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Classic American Literature on the Chopping Block

U.S. schools are dropping classic books from curriculum in favor of "informational texts."

 

I can remember the feeling of my world expanding as a student when I sat in a bright classroom and read Harper Lee's To Kill a Mockingbird. 

The discussions that unfolded about the wrongs of discrimination stayed with me to this day. Scout became my hero and my heart yearned to one day marry a man with the moral integrity of Atticus Finch. 

Young people today will no longer be given the opportunity to learn from the trial of Tom Robinson. To Kill a Mockingbird, and other American literature classics such as The Catcher in the Rye, are being dropped from classrooms to be replaced by manuals and plant inventories by the year 2014. 

Suggested non-fiction texts include Recommended Levels of Insulation by the the US Environmental Protection Agency, and the Invasive Plant Inventory, by California's Invasive Plant Council.

According to an article published by The Telegraph, a new school curriculum, which will affect 46 out of 50 states, will make it compulsory for at least 70 percent of books studied to be non-fiction, in an effort to ready pupils for the workplace.

The move was pushed by the Common Core Standards Initiative, which, according to its website, is a state-led effort coordinated by the National Governors Association Center for Best Practices and the Council of Chief State School Officers. It's being partly funded by a grant from the Bill & Melinda Gates Foundation.

The initiative aims to establish a shared set of clear educational standards for English language arts and mathematics. How? By focusing on what has been determined relevant to the real world. The standards are benchmarked to international standards to guarantee that students are competitive in the emerging global marketplace.

The news has stirred up quite a debate. Many parents worry that too much imagination and creativity is being to be removed from US classrooms. Proponents of the initiative argue that non-fiction promotes competence which is more applicable in today’s workplace than literary proficiency.

Georgia is one of the 46 states that has adopted the Common Core Standards Initiative which will bring many changes to the classroom for our students in 2014.

To learn more about the Common Core Standards Initiative, visit the FAQ page and read for yourself how the intitiative will affect Georgia classrooms.

If you find yourslef in a tizzy about the removal of these books and want to raise a stink, there is a petition parents can sign.

Do you think that classic American literature is an important part of classroom curriculum or do you think that a focus on non-fiction books will make a student more marketable? Please share your thoughts and experiences in the comments.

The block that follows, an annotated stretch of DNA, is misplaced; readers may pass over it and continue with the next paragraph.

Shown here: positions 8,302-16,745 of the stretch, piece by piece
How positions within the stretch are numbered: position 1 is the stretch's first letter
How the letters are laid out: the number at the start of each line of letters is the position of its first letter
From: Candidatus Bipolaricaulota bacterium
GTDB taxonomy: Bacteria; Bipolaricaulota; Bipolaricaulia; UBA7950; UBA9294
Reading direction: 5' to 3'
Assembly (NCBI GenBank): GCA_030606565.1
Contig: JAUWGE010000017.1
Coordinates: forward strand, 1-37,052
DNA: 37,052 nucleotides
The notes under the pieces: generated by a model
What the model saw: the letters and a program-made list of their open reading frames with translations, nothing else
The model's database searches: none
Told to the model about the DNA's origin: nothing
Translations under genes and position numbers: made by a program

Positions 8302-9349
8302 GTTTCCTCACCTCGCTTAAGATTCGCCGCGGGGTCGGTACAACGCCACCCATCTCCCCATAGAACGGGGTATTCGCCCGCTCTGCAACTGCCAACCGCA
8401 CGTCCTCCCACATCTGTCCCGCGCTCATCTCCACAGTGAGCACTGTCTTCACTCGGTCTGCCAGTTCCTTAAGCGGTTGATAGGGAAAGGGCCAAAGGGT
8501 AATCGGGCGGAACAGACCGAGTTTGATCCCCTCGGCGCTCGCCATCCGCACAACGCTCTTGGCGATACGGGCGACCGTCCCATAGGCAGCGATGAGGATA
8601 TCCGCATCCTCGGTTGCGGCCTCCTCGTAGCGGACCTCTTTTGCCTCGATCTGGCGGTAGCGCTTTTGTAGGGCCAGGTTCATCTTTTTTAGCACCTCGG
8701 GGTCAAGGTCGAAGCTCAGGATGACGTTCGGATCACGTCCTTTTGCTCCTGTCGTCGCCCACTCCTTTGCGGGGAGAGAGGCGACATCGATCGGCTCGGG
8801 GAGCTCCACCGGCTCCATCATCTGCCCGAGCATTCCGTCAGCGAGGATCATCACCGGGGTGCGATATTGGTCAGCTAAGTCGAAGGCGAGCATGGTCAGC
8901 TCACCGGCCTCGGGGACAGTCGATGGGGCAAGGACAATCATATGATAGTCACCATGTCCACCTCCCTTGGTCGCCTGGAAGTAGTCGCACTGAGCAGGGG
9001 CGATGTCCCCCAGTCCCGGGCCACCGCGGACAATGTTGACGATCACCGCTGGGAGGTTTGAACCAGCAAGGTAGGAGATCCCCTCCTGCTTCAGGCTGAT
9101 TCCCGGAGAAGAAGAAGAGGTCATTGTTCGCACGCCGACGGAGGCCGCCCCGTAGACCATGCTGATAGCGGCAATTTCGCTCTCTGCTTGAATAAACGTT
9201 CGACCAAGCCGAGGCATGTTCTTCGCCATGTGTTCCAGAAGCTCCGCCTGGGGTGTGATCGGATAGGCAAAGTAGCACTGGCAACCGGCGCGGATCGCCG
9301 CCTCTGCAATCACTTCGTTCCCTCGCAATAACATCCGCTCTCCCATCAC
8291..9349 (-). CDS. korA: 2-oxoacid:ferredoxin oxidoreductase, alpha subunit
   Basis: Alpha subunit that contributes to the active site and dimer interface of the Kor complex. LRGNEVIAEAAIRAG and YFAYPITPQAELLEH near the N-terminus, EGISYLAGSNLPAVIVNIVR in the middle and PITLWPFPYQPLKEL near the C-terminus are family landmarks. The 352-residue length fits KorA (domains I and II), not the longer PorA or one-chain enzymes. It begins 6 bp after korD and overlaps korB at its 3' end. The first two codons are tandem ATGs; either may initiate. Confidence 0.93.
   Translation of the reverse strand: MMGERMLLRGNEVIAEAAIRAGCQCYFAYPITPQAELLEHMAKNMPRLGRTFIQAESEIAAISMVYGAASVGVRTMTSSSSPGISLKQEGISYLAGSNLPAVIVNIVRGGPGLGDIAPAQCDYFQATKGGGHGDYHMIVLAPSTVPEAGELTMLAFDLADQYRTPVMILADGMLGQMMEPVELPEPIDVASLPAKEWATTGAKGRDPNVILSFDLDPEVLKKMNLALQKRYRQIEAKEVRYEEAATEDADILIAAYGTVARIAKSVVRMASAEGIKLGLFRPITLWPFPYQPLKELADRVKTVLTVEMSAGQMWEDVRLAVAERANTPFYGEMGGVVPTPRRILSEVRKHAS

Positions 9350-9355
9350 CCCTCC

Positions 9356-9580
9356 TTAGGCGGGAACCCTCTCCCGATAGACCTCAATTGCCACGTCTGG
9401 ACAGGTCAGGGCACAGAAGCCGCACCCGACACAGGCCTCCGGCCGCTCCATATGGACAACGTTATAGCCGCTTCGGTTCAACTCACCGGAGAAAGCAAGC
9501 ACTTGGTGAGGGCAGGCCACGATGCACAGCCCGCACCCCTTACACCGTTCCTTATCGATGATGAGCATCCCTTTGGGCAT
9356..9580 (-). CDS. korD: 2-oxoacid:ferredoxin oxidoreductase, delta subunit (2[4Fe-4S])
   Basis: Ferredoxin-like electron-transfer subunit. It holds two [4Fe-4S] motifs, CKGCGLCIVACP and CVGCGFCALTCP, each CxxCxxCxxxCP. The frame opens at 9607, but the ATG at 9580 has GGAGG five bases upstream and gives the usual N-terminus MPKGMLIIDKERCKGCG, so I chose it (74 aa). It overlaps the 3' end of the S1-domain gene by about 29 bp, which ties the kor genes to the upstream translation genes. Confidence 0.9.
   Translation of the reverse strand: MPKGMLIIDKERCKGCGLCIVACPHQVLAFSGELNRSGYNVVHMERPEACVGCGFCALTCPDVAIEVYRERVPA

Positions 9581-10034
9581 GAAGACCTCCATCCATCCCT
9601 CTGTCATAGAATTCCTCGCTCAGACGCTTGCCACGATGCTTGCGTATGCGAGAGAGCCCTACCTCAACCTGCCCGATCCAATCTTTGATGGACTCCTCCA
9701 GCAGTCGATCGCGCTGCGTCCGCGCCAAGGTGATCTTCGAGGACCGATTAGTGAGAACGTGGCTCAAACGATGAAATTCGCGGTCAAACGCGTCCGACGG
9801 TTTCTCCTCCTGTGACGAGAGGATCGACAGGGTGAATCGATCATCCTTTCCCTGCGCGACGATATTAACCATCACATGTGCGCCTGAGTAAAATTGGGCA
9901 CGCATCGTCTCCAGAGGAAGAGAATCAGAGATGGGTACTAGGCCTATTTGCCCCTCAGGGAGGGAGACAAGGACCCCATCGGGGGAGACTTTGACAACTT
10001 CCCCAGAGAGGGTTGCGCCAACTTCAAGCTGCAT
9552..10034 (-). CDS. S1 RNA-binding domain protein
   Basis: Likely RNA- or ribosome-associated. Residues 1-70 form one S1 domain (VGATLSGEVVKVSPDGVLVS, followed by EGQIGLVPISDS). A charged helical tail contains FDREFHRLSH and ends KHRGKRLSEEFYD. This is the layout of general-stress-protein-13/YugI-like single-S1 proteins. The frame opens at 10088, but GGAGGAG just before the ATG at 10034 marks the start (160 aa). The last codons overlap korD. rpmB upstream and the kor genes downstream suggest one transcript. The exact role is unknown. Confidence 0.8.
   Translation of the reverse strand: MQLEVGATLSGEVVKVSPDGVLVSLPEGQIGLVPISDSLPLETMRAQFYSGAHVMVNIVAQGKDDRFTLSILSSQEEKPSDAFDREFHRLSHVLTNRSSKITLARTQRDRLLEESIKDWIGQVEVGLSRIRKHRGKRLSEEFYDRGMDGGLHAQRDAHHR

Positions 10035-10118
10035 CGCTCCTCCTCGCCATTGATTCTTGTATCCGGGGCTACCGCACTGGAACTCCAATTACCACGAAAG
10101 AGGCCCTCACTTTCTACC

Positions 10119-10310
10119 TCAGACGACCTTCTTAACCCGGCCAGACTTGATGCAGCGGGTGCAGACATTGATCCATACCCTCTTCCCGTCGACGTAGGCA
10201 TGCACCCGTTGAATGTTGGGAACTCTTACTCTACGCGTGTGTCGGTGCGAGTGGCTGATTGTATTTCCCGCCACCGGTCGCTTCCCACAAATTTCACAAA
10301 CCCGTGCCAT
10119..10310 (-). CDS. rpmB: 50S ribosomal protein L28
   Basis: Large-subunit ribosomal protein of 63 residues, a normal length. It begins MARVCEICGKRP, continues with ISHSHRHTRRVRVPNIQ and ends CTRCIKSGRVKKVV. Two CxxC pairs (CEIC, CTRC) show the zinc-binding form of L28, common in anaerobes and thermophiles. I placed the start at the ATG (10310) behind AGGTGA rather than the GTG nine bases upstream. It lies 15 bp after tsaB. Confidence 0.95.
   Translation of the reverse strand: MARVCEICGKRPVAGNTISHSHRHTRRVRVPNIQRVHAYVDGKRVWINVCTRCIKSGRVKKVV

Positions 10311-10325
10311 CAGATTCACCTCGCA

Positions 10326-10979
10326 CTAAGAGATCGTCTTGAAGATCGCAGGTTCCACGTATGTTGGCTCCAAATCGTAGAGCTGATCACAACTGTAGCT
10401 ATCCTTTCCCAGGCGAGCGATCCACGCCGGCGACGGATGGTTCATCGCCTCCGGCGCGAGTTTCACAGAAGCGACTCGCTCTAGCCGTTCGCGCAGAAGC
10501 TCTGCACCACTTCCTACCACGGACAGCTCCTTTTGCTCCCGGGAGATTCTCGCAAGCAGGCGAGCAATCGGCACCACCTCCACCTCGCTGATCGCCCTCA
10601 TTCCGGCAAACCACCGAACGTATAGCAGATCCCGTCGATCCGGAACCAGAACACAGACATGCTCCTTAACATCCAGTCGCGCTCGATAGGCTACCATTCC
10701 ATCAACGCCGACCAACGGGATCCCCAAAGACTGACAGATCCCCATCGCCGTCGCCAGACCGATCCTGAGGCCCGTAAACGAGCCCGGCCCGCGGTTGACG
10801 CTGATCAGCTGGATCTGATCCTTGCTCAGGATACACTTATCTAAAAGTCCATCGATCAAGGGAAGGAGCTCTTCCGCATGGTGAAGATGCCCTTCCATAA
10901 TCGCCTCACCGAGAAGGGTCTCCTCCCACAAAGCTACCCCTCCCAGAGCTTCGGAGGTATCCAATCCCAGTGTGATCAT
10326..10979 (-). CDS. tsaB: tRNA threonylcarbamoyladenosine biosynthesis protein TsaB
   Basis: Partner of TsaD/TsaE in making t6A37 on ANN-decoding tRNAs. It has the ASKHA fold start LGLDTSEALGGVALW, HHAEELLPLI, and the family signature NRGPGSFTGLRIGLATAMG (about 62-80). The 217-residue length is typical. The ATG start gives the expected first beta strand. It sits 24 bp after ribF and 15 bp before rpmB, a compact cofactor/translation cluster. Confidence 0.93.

Marne M December 13, 2012 at 12:21 PM
If nothing else, it's a good reminder as to how important it is for parents to be involved with what their children are learning. My six-year-old loves non-fiction, and I am certainly happy to have her read as much of it as possible. However, I think that it is equally important, as she grows up, that she be exposed to excellent works of literature (and not just American Literature, but World Literature). If she doesn't get that at school, then it's my job to make sure she gets it at home. Of course, I have a Masters Degree in English Literature. There's a chance I could be biased. :-) I do also want her to have a strong background in history, science and math.
Racer X December 13, 2012 at 01:57 PM
GGY- You are exactly right. I could not have said it better myself.
Michael Robinson December 13, 2012 at 09:28 PM
I've talked to people all around the planet for most of my life on the Internet. It's only gotten easier for kids to do that. And classic literature isn't the sole source of ideas. People write new literature all the time. Most classic literature is legally available for free online if it's important to you.
Tammy Osier December 13, 2012 at 10:28 PM
To Kill a Mockingbird teaches empathy and is a story that shows that during the time when blacks were treated as second class citizens, that there were people who cared, who didn't bow to public pressure to conform to the norm, but took a stand for the concept that all men are created equal. Strange that in today's social climate that we would throw out a book like that. Especially when history is being rewritten at every turn. A good teacher would excite kids to read the story before they ever picked the book up. I had such a teacher. It was not just an assignment - we discussed the meaning of the story from the get go and couldn't wait to find out how it turned out.
R++ One of the Famous Dacula Crew December 17, 2012 at 02:32 AM
But insulation is GREEN...

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